12 Beautiful National Parks in Nepal – Detail Information:

12 Beautiful National Parks in Nepal – Detail Information:

National parks in Nepal are best known for their high snow mountains, diverse landscapes, rich ancient cultural heritages, and wide range of biodiversity. Furthermore, these attributes are key features of protected areas of Nepal, including the 12 national parks.

Nepal’s geographical features can be divided into three types stretching from east to west: the southern plains, green hills in the middle, and High Himalayas in the north where the plains of Terai serve as a source of food grains, green hills as fertilizers, and the northern Himalayas as a source for irrigation.

Nepal a land of geographical variations with the lowest point of 60m (Kechana, Jhapa) to the highest point of 8848m (Everest) creates diverse climatic zones allowing for a wide range of ecosystems and biodiversity to flourish within.

These diverse geo-climatic features make up Nepal’s 12 National parks, comprising towering mountains, sloppy valleys, and lush green forests. Making them a perfect habitat for exotic flora and fauna, including some rare and endangered species to explore.

In a world where concerns about climate change and loss of biodiversity are major issues worldwide, a climate action plan and the urgency of preserving biodiversity are vital.

Hence, the role of protected areas like National Parks, Conservation Areas, and Wildlife reserves in order to help solve the issues with depletion of biodiversity along with climatic issues becomes crucial.

After the endorsement, not the National Park and Wildlife Conservation Act in 1973 AD, the Government of Nepal has been empowered to act accordingly to establish protected areas for the conservation of native ecosystems.

Since then, Nepal has been prosperous in establishing a fair network of protected areas, covering around 23.39% of the total land area.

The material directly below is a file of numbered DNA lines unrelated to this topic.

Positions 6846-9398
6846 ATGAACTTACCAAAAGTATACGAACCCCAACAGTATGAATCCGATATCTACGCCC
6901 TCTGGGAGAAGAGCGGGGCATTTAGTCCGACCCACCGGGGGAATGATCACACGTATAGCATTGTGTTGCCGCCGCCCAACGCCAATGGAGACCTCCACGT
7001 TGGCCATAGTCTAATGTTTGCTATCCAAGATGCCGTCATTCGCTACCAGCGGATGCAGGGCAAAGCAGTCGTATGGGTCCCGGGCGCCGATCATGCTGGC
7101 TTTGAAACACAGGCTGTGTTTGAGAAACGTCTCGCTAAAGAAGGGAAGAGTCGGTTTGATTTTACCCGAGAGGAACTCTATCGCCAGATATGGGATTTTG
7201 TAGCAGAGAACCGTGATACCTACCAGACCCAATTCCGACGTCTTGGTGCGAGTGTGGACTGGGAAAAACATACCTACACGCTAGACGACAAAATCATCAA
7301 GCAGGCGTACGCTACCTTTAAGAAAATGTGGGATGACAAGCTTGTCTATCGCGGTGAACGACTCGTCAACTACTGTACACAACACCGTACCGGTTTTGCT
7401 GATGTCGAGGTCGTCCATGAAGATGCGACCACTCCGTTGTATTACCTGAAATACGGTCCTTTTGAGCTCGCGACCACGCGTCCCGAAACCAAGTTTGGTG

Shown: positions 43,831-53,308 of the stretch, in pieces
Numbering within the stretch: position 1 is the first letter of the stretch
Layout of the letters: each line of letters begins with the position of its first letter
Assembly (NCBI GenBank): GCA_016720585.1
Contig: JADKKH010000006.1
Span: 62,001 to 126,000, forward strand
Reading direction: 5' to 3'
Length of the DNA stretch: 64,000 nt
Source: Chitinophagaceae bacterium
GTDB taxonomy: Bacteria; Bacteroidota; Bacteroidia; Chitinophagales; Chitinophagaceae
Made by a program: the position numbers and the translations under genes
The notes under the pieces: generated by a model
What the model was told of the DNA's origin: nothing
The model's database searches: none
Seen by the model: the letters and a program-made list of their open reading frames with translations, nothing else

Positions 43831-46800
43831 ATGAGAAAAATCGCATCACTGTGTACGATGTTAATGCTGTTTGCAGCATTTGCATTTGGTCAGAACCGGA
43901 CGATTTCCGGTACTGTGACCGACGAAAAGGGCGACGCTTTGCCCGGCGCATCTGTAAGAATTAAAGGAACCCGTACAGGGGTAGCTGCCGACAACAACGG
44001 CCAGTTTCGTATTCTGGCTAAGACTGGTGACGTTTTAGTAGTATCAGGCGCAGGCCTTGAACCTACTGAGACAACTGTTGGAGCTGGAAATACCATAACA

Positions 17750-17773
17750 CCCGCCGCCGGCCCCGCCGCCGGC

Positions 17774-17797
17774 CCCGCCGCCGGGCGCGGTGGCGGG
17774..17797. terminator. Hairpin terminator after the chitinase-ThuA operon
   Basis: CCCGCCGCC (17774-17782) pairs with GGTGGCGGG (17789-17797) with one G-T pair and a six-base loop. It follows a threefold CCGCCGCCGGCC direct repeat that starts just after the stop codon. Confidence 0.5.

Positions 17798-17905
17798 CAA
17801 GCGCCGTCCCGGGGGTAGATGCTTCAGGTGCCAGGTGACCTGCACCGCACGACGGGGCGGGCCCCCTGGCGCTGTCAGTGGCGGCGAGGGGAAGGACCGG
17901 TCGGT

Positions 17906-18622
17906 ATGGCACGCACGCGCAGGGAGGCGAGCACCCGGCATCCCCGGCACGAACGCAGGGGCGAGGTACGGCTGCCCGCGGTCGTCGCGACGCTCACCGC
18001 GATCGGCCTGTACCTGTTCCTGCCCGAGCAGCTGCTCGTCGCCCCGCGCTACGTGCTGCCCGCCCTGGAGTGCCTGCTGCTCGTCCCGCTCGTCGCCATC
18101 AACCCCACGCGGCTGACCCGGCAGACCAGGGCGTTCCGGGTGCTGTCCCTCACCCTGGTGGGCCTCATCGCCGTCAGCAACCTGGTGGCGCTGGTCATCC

Here are 12 Beautiful National parks to Explore in Nepal Detail Information

1. Khaptad National Park

Khaptad National park, established in 1984, covers an area of 225 sq km of Bajhang, Bajura, Achham, and Doti districts of Far Western Nepal, with an additional area of 216 sq km as a buffer zone. The elevation of KNP ranges from 1400 – 3300 meters, whereas the buffer zone’s altitude ranges from 900 – 2700 meters above sea level.

Consisting of 22 moorlands, steep slopes and streams along with green forested hills are the landscape feature of this National Park. Khaptad Daha ( lake ), located in the northeastern part of the park, is also an important attraction.

With six different ecosystems comprising Rhododendron, Fir, Oak, Chir Pine, and Hemlock forests: 567 different species of flora, including flowering and non-flowering plants, have been recorded from the Khaptad National Park.

23 mammals, 287 birds, and 23 Herpeto species including rare and endangered: Musk Deer, Leopard, Himalayan Black Bear, Wild Dog, Impeyan Pheasant, Peregrine Falcon, and White Rumped Vulture are symbolic wildlife of this national Park.

This national park is adorned with religious sites as well, especially Khaptad Baba ashram, a renowned Hindu pilgrimage site dedicated to Lord Shiva that is visited by devotees during the fool moon of July- August and during the Jestha Purnima (June-July).

Sahashra Linga, located at an elevation of 3200 m, Ganesh Temple, Nagdhunga(stone resembling snake ), and Kedhardhunga are significant religious sites ideal for meditation and spiritual activities excluding animal sacrifice.

2. Bardiya National Park

Bardia National park, with an area of 968 sq km and a buffer zone of 328 sq km, is a protected area located in the Banke and Bardia, and Surkhet districts of Nepal were established as a wildlife reserve in 1976 and declared a national park in 1988.

The elevation ranges from 152 m in the Terai plains to the highest peak of Sukarmala at 1441 m above the sea level, comprising landscapes of Karnali floodplains, Babai river valley, and the Siwalik Hills with Upper and lower tropical bioclimatic zones.

With 7 types of ecosystems, 839 species of flora are recorded in this national park, with major vegetation being Chir Pine, Hill Sal, Lower Tropical Sal, and mixed broad-leafed forests.

A total of 59 mammals, 407 birds, 52 amphibians/reptiles, and 124 fish species have been identified in this protected area, out of which 13 mammals, 5 birds, and 3 reptile species are under the rare endangered list.

Symbolic mammals of Bardia National Park include Royal Bengal Tiger, Asiatic Elephant, One-horned Rhinoceros, and Black Buck antelope whereas bird species are Bengal florican, White-backed Vulture, peacock, and the their-headed Geese.